In order to have a diversified portfolio, sectoral flow of credit is in place by Indian Overseas Bank (IOB) in line with extant guidelines. Accordingly, IOB has set variable exposure norms to different types of sector / industry, viz. infrastructure 20%; power 15%; basic metal 15%, commercial real estate 10%, and so on. M. Narendra, CMD, IOB, says: “Thus, it is being ensured that our exposure does not exceed the norm set for a particular sector/activity and thus concentration on a particular sector / activity does not exist.”

Key Differentiators

As a part of strategic initiative, large corporate vertical (LCV) has been set up in UBI’s central office, focusing on corporate banking business. The wholesale banking business is effected through 9 WBB branches i.e 9 IFB branches spread across major cities of India. The said branches report directly to LCV at corporate office. Tiwari maintains that the differentiations include faster turn-around-time for proposal and dedicated industry desk processing. At corporate level there is a syndication desk for catering to emerging needs of large corporate.

CUB has a well defined loan policy and the key parameters stipulated are reasonably compliable, compared to the other players in the industry. The bank is very particular in keeping the turnaround time for processing credit proposals at a very minimal level, considering the competition prevailing in the large and corporate loan market. Kamakodi explains: “The leverage and liquidity ratios that are benchmarked will be the motivating factors for the prospective clients to our fold. Further, the bank adopts a transparent practice, wherein the customers’ specific requirements are discussed across the table and a better clarity is arrived at for mutual benefit.”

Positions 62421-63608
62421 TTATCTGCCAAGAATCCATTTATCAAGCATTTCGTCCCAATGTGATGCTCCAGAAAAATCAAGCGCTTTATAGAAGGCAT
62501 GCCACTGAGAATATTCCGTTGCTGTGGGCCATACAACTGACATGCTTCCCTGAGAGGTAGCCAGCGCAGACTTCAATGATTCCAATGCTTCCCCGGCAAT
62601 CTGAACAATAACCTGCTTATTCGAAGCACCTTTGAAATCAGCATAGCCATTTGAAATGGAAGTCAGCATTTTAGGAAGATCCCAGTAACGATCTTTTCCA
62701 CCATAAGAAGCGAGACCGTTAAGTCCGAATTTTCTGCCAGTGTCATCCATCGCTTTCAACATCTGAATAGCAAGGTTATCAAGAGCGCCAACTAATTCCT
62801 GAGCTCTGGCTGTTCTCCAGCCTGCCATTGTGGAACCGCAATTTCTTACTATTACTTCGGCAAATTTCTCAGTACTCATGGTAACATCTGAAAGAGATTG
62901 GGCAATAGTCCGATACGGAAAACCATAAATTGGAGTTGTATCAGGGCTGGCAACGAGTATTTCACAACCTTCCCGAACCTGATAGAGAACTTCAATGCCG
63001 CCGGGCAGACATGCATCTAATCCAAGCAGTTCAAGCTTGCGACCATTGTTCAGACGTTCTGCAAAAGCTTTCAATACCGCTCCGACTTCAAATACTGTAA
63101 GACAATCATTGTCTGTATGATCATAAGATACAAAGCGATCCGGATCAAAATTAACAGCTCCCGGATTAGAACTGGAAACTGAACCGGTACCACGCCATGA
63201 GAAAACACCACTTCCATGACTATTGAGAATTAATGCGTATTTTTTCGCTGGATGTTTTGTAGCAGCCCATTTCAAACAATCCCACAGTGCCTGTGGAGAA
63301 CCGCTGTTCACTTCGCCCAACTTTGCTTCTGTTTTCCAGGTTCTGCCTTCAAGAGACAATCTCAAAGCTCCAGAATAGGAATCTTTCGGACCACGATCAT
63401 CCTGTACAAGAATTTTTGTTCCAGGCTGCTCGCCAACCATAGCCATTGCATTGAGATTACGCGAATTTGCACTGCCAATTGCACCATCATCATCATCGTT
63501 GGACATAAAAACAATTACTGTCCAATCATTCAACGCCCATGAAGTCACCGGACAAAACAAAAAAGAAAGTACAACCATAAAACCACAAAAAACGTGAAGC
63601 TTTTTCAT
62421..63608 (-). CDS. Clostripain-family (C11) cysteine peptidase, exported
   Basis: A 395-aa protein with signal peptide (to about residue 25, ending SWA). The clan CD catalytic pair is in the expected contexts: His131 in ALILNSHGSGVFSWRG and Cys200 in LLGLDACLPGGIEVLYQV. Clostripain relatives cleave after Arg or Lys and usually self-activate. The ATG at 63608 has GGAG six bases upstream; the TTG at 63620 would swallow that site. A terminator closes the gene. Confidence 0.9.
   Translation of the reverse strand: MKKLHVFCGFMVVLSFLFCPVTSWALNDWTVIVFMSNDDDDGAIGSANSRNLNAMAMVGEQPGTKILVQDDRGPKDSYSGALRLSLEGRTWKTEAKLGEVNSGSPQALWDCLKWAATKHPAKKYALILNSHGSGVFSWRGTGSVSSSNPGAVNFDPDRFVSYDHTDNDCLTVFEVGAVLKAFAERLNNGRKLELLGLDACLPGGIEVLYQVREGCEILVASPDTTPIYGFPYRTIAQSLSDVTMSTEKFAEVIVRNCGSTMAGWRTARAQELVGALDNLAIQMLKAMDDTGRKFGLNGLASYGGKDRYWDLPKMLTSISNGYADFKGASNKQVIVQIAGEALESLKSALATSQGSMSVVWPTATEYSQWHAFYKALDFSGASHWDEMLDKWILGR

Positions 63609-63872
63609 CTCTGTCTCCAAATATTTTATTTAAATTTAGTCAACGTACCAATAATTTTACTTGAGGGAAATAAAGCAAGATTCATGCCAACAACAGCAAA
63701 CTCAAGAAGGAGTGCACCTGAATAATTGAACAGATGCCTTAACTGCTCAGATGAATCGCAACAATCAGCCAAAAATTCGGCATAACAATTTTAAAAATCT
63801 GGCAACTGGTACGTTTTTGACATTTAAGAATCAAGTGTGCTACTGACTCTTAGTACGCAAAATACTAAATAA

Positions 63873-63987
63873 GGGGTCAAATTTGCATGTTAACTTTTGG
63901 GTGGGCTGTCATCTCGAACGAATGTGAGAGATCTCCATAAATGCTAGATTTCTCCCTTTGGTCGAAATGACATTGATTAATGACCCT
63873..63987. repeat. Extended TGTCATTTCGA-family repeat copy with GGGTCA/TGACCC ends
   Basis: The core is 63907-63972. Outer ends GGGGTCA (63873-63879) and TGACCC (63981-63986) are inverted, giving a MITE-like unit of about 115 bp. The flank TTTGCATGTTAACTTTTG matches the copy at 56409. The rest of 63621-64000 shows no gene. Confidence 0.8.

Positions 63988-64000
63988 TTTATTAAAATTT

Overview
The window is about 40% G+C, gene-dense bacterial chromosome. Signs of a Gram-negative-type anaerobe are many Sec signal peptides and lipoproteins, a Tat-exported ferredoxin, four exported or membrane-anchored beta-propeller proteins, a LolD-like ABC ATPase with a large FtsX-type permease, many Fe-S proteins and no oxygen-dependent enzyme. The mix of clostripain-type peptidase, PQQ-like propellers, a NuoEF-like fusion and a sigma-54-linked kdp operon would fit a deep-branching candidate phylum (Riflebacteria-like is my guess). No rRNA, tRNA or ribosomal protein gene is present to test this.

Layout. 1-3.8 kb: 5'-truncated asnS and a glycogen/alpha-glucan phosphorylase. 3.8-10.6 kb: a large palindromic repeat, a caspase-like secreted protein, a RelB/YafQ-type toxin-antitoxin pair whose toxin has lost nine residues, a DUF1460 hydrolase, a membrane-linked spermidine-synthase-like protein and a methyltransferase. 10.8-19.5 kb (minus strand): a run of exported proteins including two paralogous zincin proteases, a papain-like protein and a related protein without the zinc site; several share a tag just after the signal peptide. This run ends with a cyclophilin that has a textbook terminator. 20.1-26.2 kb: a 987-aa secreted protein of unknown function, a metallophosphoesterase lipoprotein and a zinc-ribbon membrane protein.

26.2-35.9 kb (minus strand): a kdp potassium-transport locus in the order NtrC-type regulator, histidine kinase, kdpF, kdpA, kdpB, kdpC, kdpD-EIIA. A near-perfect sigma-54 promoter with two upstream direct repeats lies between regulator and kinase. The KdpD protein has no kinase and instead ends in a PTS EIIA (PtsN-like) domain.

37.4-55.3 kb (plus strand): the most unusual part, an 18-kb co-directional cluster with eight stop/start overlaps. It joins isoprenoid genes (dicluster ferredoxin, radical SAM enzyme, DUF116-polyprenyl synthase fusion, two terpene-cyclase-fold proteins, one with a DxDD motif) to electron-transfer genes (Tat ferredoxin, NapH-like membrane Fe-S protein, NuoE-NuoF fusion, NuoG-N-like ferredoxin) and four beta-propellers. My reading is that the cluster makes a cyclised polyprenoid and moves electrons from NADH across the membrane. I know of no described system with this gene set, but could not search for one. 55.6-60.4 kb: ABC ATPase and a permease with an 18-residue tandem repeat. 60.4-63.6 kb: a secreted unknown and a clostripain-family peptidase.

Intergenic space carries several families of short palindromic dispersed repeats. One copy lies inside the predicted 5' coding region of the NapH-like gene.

For effective and timely flow of credit, IOB has a 3-tier set up, viz, central office (Chennai), national banking general manager’s office (7 centers) and regional offices (59). Narendra says: “Each layer of authority is vested with discretionary powers.”

It is seen that turn-around-time is a crucial aspect and each bank has chosen to deal with it according to their organizational set up and requirements, creating a delivery model of their own.



CUB has regional development managers to reach the prospective clients and further, the bank has specialized credit processing centers at different parts of the country.

Kamakodi says: “The expertise and quickness of these two operational units will facilitate the quick turn-around time of credit sanctions. The bank also adopts cluster approach, wherein the credit sanctioning authorities at corporate level visit the customer’s unit / business place and in principle sanctions are accorded at the very minimal time.”